Some 2,000 of the world's best musicians will be performing in Bonn over the next few weeks at this year's Beethovenfest, which opens on Friday, Aug. 24 under the motto "Joy!"
At the Beethovenfest, Beethoven's music is just the beginning
Beethoven may have been buried in 1827, but the planners behind Bonn's annual Beethovenfest are determined to present the legendary classical composer as fresh, modern and still relevant today.
"Fortunately there's a whole collection of Beethoven works that not only make it possible to reconsider how we deal with his music in the 21st century, but also to ask what possibilities we have today to find points of medial interface -- interdisciplinary, aesthetically effective new forms that inspire us to keep going," said festival director Ilona Schmiel.
Look at Beethoven
Beethoven was born in Bonn in 1770
The film project "Look at Beethoven" is one of the new, interdisciplinary approaches to the composer that Schmiel is referring to. For the festival, young directors have produced 22 new short films, video clips and installations dealing with the phenomenon of Beethoven.
Light and sound installations -- another art form one wouldn't necessarily expect to find at a classical music festival -- have also taken on increasing significance at the Beethovenfest.
"Berlin artist Götz Lemberg has developed three installations entitled 'Colored Sounds' and one of them makes reference to one of Ludwig van Beethoven's central works: the slow movement of the Moonlight Sonata," Schmiel said.
The well-known piece of music is represented in 84 pillars of light in a work that will be exhibited in the foyer of T-Mobile's Bonn headquarters.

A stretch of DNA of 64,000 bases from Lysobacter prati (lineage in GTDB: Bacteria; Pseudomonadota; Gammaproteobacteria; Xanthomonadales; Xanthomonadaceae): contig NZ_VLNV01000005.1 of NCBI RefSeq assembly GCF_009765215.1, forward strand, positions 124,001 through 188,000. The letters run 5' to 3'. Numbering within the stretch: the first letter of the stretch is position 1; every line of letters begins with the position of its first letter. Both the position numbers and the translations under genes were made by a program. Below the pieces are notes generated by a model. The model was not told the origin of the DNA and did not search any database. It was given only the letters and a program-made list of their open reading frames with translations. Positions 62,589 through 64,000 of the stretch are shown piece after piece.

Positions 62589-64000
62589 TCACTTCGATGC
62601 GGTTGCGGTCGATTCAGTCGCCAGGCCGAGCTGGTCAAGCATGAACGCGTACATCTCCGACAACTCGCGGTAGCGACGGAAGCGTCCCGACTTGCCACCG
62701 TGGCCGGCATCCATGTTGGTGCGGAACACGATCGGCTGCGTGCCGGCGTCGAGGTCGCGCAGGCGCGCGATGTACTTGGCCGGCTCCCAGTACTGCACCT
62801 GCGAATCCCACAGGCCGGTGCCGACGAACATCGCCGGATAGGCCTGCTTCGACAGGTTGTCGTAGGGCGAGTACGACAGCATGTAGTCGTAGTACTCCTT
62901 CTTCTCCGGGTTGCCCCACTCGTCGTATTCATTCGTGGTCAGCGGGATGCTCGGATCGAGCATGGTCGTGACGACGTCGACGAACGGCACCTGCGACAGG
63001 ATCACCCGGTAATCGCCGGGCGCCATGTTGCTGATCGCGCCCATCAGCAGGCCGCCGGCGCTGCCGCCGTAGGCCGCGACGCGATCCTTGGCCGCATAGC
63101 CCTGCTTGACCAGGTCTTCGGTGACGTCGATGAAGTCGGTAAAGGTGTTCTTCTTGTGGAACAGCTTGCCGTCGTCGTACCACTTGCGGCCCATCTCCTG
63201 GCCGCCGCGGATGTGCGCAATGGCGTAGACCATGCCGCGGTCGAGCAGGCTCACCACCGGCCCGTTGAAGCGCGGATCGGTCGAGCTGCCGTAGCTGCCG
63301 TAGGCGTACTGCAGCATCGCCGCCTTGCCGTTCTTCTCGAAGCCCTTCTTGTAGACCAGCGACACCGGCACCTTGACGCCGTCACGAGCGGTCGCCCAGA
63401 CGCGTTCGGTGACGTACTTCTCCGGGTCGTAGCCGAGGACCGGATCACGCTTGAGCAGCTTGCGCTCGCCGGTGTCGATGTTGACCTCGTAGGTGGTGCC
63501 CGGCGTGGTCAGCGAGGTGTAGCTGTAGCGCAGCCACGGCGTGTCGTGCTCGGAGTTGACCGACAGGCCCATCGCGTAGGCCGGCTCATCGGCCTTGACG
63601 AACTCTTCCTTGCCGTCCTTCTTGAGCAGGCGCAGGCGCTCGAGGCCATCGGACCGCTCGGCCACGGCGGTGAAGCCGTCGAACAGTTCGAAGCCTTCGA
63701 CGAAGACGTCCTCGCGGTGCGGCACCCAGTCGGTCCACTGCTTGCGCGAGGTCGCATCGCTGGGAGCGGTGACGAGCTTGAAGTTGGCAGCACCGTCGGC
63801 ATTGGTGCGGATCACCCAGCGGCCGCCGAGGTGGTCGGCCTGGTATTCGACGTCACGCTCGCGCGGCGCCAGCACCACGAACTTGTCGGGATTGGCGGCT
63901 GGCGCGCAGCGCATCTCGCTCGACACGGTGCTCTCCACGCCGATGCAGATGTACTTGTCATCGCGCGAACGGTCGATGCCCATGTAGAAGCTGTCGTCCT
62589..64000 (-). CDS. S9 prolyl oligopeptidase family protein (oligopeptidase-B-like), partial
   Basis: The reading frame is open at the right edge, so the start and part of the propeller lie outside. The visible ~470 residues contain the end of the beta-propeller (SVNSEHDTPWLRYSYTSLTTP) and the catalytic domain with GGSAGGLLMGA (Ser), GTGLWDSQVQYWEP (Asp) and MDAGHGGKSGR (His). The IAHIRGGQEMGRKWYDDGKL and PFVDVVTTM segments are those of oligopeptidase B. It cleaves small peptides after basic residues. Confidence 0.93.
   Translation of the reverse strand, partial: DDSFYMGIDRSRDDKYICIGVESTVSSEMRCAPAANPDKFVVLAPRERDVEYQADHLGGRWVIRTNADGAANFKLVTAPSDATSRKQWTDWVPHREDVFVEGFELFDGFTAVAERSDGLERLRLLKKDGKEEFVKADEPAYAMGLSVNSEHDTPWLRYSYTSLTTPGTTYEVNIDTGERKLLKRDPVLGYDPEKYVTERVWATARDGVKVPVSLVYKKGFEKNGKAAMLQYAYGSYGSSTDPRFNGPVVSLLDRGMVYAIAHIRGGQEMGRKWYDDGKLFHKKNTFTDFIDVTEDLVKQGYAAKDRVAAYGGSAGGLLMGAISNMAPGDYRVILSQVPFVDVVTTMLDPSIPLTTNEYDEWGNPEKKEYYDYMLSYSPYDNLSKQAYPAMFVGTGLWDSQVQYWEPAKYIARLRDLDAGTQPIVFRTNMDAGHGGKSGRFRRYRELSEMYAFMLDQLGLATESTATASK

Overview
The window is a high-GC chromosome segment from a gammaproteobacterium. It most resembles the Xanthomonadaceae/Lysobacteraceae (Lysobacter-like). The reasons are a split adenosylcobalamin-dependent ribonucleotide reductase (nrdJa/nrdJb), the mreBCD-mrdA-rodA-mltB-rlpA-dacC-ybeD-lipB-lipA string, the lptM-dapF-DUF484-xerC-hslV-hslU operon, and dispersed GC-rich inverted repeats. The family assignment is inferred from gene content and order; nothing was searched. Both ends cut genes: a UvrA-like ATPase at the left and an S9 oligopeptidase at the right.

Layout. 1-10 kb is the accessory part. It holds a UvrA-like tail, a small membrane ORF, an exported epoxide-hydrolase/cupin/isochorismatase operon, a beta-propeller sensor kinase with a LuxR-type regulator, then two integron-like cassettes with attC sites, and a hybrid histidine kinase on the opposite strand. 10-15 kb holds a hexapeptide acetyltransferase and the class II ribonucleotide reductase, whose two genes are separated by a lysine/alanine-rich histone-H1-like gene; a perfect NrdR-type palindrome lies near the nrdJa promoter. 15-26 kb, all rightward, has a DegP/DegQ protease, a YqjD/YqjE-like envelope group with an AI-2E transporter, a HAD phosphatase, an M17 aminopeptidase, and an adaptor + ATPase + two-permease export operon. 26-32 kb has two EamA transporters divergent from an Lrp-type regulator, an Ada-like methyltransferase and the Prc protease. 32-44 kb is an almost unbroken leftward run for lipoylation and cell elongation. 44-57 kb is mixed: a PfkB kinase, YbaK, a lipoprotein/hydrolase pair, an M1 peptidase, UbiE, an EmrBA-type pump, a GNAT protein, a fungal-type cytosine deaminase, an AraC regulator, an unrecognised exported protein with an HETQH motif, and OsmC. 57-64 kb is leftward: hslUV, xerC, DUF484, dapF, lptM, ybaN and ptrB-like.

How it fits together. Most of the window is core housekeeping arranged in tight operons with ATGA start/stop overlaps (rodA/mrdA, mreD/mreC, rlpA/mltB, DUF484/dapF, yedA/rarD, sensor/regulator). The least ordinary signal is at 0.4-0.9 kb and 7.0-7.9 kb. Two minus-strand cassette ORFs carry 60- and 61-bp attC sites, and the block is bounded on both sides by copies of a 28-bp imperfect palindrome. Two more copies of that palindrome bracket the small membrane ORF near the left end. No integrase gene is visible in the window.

"That means you'll be able to see the Moonlight Sonata," said the festival director.
Back to basics
Paavo Järvi conducts the Deutsche Kammerphilharmonie Bremen on Aug. 26
While experimenting with new ways of presenting classical music, traditional performances by renowned artists won't come up short at the Beethovenfest.
Zubin Mehta and the Israel Philharmonic, the Beaux Arts Trio, Paavo Järvi, and Alfred Brendel are among stars who will be making appearances at the festival, which runs through Sept. 23.
As a festival sponsor, Deutsche Welle has commissioned a new work by Egyptian composer Mohamed Basha, which will be performed by the Cairo Conservatory of Music Orchestra and a special campus concert on Sept. 7.
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You can listen to excerpts from the campus concert -- and a selection of festival performances by the Beaux Arts Trio, Beethoven Orchester Bonn, Ensemble Zefiro and others -- by subscribing to Deutsche Welle's free podcast offer. Just click on the link below.
Select recordings will also be available free of charge on DW-WORLD.DE throughout the festival.